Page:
No unemployment tax windfall

October 16, 2012

As a certified public accountant servicing small businesses and their owners, and cramming on the final extension tax deadline day of the year, I almost got excited when I saw the headline, "Businesses may see big 2013 tax drop" (Oct. 15). The article states how Maryland's unemployment tax may fall by 55 percent, and it goes on to gush that this will "give businesses a boost as they use that money for other purposes."

For my CPA firm (and for most of my clients), the Maryland unemployment tax makes up around 1 percent of my yearly payroll tax bill. So I will save about half-a-percent of my yearly payroll tax tithings. If I were to calculate the percentage, taking into account income taxes, sales taxes, personal property taxes, gasoline tax, utilities taxes, etc., the percentage would be laughably small.

Don't get me wrong, every little bit helps, and my clients and I appreciate and desperately need the break. However, the article's tone seems to suggest that this will be some kind of major game changer. It will not. At least there is one interviewee suggesting that the tax cut is too small to make a huge difference, buried among the Pollyanna exclamations of "great news for the state" and ruminations that the cut might pay to "maybe even hire someone."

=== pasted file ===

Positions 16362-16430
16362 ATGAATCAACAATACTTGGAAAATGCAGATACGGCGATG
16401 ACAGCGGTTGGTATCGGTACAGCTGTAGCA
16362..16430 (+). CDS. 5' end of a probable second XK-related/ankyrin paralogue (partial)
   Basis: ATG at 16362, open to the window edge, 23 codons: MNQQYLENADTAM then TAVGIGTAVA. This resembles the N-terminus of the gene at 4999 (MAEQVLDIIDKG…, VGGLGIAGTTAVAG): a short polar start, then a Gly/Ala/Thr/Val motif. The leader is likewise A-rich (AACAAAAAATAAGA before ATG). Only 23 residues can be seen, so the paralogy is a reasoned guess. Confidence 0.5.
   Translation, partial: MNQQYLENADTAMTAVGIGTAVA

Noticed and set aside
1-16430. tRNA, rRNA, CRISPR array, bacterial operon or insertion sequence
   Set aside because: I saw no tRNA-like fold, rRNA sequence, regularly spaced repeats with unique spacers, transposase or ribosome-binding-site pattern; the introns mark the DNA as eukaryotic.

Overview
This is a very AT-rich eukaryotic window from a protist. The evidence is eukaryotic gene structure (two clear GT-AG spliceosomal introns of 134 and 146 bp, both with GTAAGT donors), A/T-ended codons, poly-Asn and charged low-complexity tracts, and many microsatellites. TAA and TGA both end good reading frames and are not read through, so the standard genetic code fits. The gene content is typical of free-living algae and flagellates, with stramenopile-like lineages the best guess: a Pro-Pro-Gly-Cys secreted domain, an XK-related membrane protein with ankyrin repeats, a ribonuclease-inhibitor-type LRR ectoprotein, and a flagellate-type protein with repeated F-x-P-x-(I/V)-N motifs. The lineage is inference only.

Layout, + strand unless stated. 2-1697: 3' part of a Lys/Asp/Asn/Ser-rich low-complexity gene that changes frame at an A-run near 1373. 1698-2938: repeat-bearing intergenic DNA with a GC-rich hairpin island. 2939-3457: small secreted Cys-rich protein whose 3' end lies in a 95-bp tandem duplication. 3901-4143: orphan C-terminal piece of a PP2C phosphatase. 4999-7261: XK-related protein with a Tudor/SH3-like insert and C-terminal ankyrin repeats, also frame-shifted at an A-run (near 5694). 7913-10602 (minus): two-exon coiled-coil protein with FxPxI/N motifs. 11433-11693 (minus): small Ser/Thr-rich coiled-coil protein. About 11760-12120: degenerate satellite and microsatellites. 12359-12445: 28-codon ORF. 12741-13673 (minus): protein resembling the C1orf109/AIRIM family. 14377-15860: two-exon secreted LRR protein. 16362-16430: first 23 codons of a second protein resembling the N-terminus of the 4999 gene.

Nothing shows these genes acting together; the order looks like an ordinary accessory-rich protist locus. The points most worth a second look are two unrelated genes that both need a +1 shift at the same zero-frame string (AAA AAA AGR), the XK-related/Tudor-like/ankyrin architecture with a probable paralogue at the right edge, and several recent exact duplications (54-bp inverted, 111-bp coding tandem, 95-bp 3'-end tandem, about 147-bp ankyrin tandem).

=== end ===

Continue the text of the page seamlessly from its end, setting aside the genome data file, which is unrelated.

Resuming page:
I suggest The Sun remove its rose-colored glasses while I order the pizzas for my staff that this tax cut will pay for. Now, we can probably even afford an extra topping!

Jonathan Mayo, Baltimore

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